EU tells members to cut gas usage amid new Putin warning
The European Union told members states on Wednesday to cut gas usage by 15% until March as part of an emergency plan after President Vladimir Putin warned that Russian supplies sent via the biggest pipeline to Europe could be reduced further.
Deliveries via Nord Stream 1 pipeline, which accounts for more than a third of Russian gas exports to the EU, are due to resume on Thursday after a 10-day halt for annual maintenance.
But supplies via that route had been reduced even before the maintenance outage in dispute over sanctioned parts, and may now be cut further, while flows via other routes, such as Ukraine, have also fallen since Russia invaded its neighbor in February.
The disruptions have hampered Europe’s efforts to refill gas stores before winter, raising the risk of rationing and another hit to fragile economic growth if Moscow further restricts flows in retaliation for Western sanctions over the war in Ukraine.
The European Commission proposed a voluntary target for all EU states to cut gas use by 15% from August to March, compared with their average consumption in the same period in 2016-2021.
“Russia is blackmailing us. Russia is using energy as a weapon. And therefore, in any event, whether it’s a partial, major cut-off of Russian gas or a total cut-off of Russian gas, Europe needs to be ready,” EU Commission President Ursula von der Leyen said.
The proposal would enable Brussels to make the target mandatory in a supply emergency, if the EU declared a substantial risk of severe gas shortages.
The move, which needs the backing of EU states, will be discussed on Friday, so ministers can approve it at an emergency meeting on July 26.
“We believe that a full disruption is likely and it is especially likely if we don’t act and leave ourselves vulnerable to it,” one EU official said. “If we wait, it will be more expensive and it will mean us dancing to Russia’s tune.”
EU states are trying to ensure storage facilities are 80% full by Nov. 1, from about 65% now, data shows.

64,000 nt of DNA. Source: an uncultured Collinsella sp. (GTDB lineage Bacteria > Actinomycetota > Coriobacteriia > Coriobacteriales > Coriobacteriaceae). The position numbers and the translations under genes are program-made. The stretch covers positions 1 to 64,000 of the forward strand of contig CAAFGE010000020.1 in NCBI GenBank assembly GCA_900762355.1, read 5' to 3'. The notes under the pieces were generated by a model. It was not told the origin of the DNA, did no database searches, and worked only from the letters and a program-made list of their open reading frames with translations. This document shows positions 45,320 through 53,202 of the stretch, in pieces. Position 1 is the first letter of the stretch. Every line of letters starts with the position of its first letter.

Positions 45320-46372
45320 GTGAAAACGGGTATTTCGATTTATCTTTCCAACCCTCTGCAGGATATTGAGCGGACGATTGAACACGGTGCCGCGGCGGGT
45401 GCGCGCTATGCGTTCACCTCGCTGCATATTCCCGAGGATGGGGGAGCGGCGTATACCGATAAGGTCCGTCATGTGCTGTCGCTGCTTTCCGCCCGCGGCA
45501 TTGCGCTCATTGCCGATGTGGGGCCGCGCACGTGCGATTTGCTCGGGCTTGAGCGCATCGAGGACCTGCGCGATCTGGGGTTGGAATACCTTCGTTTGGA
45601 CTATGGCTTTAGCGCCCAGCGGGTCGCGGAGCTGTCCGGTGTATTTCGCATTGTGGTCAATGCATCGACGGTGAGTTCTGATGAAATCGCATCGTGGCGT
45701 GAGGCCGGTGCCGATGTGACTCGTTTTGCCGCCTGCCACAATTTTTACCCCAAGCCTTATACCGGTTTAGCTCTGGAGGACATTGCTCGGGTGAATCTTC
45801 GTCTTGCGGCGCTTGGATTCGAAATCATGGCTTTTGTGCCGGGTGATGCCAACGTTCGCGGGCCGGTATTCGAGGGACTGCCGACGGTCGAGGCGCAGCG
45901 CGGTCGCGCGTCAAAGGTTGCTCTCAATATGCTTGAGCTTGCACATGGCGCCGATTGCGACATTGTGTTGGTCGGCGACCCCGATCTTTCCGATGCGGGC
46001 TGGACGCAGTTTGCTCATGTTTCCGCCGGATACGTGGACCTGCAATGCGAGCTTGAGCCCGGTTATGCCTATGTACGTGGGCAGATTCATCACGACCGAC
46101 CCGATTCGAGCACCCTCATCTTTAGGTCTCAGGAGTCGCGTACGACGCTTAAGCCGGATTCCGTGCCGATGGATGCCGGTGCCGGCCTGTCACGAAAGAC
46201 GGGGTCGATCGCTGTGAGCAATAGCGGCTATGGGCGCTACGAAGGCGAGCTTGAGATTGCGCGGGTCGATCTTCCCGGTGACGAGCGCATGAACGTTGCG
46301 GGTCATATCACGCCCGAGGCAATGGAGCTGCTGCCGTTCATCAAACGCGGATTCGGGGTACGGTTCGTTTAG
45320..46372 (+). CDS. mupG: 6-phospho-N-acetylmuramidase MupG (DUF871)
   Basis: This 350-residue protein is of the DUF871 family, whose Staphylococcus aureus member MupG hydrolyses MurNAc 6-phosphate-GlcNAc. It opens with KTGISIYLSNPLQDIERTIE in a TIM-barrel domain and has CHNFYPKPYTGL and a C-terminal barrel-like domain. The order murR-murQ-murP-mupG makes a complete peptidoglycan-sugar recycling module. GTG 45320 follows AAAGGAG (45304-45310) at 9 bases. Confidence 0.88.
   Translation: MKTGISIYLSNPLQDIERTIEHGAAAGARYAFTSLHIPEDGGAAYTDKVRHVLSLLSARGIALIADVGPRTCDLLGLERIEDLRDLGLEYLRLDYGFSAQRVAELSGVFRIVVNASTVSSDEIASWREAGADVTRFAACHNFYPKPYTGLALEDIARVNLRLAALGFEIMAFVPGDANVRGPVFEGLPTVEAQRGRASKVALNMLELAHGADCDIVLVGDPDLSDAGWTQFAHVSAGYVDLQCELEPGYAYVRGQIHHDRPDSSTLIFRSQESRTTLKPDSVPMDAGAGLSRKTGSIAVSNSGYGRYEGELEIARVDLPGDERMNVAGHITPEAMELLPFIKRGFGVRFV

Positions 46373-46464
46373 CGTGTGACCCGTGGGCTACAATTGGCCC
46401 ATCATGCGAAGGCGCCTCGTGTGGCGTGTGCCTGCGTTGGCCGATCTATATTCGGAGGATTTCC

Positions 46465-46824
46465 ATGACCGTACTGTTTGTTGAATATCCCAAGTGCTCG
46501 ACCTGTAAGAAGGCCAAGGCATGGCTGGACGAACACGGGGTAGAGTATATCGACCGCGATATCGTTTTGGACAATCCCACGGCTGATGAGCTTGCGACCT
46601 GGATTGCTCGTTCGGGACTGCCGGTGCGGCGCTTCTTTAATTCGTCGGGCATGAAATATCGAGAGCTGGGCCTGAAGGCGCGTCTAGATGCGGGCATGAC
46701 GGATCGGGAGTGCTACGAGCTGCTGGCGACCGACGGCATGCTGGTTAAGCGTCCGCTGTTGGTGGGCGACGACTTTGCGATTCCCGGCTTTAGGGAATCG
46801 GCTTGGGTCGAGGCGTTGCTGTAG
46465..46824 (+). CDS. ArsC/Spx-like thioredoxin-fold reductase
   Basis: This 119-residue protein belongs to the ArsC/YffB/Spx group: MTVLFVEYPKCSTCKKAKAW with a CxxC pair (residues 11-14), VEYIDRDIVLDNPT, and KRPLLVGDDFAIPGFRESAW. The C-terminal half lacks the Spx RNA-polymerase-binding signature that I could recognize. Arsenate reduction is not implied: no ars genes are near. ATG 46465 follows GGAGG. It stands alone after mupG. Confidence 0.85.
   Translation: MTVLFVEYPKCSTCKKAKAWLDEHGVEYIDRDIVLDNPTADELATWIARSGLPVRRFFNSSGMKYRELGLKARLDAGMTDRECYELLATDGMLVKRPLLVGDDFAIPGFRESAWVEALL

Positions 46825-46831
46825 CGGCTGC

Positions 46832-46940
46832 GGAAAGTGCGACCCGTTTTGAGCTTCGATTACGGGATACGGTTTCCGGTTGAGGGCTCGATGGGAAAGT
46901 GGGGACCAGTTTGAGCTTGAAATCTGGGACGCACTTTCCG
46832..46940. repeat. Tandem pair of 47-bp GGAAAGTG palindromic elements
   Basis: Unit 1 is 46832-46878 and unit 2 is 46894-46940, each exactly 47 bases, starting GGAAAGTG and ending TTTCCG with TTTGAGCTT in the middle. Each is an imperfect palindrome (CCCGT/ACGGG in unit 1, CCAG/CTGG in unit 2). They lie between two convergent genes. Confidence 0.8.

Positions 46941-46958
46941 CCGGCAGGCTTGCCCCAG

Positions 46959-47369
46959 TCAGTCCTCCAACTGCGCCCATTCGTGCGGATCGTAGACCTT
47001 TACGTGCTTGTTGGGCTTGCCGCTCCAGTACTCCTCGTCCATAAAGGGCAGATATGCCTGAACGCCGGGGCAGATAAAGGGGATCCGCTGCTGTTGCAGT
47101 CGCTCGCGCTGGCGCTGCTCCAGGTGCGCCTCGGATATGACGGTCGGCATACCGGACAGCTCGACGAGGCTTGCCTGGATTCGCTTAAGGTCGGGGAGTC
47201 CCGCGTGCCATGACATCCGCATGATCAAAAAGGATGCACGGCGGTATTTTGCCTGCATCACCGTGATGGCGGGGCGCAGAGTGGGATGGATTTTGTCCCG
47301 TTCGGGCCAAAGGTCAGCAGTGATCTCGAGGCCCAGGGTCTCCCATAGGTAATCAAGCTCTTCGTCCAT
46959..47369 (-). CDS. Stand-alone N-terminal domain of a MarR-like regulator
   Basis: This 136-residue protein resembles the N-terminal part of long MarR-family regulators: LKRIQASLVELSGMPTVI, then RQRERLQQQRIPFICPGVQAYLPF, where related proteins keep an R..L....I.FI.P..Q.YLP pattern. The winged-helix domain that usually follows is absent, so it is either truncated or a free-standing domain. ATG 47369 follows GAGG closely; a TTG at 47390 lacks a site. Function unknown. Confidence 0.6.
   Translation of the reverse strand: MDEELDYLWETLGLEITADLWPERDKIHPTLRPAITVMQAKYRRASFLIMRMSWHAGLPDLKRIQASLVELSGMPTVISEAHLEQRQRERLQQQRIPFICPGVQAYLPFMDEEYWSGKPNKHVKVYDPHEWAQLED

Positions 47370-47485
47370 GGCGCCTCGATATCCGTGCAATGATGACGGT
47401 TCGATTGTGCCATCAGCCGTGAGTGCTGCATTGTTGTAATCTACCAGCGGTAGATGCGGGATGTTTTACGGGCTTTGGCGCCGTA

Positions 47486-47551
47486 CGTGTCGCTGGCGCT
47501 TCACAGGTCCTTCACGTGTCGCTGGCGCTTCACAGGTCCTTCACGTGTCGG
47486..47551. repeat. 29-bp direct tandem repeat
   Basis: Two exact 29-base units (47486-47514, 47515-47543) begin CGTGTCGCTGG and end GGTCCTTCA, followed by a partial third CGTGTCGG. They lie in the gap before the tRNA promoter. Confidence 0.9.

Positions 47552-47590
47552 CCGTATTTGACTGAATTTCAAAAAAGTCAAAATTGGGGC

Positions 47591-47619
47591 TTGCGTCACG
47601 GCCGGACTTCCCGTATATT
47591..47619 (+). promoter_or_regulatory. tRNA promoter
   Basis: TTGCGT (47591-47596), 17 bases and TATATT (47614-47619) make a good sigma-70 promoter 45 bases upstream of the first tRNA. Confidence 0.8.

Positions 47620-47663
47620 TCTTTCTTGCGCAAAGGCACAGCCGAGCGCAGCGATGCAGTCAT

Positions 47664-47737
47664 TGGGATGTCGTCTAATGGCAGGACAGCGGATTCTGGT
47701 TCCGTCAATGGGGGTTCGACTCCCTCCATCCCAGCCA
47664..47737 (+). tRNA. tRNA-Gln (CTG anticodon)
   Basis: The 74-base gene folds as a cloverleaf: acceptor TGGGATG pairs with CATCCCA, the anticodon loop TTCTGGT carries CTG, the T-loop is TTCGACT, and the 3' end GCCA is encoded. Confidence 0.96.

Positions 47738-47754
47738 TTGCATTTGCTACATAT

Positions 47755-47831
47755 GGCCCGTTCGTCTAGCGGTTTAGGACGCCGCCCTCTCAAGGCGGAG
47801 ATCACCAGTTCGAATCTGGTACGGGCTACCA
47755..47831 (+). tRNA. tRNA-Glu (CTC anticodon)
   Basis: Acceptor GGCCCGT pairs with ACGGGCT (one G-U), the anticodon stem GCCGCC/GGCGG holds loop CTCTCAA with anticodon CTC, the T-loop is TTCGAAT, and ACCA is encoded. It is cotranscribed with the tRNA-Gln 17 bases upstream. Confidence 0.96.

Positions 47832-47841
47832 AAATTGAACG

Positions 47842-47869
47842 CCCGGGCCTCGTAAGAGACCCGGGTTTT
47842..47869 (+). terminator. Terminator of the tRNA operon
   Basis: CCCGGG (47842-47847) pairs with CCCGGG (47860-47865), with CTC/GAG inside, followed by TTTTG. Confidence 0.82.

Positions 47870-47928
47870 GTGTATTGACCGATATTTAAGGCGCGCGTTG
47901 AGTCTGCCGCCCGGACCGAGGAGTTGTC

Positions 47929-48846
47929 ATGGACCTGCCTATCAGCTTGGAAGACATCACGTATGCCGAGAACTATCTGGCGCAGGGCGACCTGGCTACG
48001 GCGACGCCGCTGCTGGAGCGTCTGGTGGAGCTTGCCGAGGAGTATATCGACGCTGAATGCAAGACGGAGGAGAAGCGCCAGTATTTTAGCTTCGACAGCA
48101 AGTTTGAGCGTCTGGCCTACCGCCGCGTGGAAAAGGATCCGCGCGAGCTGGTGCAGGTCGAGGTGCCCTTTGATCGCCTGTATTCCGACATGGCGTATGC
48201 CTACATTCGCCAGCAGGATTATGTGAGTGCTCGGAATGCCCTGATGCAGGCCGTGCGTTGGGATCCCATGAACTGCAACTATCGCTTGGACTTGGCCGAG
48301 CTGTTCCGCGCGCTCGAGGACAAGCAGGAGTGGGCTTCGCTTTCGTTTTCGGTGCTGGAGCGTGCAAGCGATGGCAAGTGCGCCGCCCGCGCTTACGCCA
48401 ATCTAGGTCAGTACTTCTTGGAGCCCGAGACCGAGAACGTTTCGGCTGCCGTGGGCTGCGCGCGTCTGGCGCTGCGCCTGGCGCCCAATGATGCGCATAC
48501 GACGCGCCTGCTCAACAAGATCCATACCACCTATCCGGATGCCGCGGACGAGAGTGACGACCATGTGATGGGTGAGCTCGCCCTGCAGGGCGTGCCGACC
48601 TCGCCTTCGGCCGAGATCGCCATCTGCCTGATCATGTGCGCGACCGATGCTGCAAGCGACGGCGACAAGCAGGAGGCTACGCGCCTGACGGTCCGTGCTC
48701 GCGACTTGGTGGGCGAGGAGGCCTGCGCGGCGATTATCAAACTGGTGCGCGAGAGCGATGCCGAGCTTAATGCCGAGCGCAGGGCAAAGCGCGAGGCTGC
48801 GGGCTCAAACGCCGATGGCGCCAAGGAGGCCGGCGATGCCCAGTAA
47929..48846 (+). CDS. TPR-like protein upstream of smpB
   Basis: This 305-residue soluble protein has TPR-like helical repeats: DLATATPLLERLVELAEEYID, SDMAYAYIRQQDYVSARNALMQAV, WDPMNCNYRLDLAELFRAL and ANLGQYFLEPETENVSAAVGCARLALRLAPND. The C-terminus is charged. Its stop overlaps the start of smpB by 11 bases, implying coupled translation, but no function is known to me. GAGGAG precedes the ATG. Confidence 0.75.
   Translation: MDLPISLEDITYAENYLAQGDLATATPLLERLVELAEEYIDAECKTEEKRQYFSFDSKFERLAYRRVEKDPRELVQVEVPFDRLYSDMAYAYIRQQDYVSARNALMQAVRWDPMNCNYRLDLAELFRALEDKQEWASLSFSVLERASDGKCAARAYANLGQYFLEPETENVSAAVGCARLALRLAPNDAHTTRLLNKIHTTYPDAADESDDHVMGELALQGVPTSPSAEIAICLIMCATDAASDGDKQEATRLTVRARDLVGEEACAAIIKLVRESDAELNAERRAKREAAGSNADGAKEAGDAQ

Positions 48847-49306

European politicians say Russia is using technical issues as a pretext to reduce deliveries. The Kremlin says Russia remains a reliable energy supplier and has blamed reduced flows on sanctions.
Two Russian sources familiar with Russia’s export plans said flows via Nord Stream 1 were expected to restart on time on Thursday after being halted on July 11 for annual maintenance.
But they said it would below its capacity of 160 million cubic meters (mcm) per day.
Kremlin-controlled Gazprom cut gas exports via the route to 40% capacity in June, blaming delays on the return of a turbine that Siemens Energy was servicing in Canada.
That turbine, which was caught up in sanctions, was reported this week to be on its way back, although Gazprom said on Wednesday it had not received documentation to reinstall it and said the turbine’s return and maintenance of other equipment was needed to keep the pipeline running safely.
Putin suggested there might be a further reduction in supplies via the pipeline that runs under the Baltic Sea to Germany, Europe’s economic powerhouse which has relied heavily on Russian fuel, adding to European supply concerns.
Gas prices have rocketed in volatile trade since the Ukraine crisis erupted. The front-month gas contract climbed above 160 euros per megawatt hour (MWh) on Wednesday, 360% up on a year ago but below its March peak of 335 euros.
The surge in price has squeezed utility companies triggering bankruptcies. In Germany, the government plans to inject billions of euros into the country’s biggest buyer of Russian gas, Uniper.
Putin said there were five gas pumping units, operated by Siemens Energy at Nord Stream 1 and one more unit was out of order due to “crumbling of inside lining.”
“There are two functioning machines there, they pump 60 million cubic meters per day … If one is not returned, there will be one, which is 30 million cubic meters. Has Gazprom something to do with that?” he said.
Putin said one more of the gas pumping turbines was due to be sent for maintenance on July 26.
He also said Gazprom, which has a monopoly on Russian gas exports by pipeline, was not to blame for the reduction of gas transit capacity via a network of pipelines to Europe.
He blamed Kyiv for closing one route via Ukraine, although Ukraine’s authorities blame the shutdown on Russia’s invasion.
Siemens Energy said maintaining turbines for the Nord Stream 1 would normally be a routine matter. It said it would continue maintaining equipment under sanctions if possible and where required, and it would work as fast as it could.
In a pivot east, Gazprom said on Wednesday Russian gas supplies heading to China via its Power of Siberia pipeline hit a new daily record. Moscow has been expanding capacity to supply China even as deliveries to Europe dwindle, although Russia’s far east network is not connected to the European supply system.
European nations, meanwhile, have been chasing alternative supplies, although the global gas market was stretched even before the Ukraine crisis, with demand for the fuel recovering from the pandemic-induced downturn.
Those efforts have included seeking more gas from suppliers linked to Europe by pipeline, such as Algeria, and by building or expanding more liquefied natural gas (LNG) terminals to receive shipments from much further afield, such as the United States.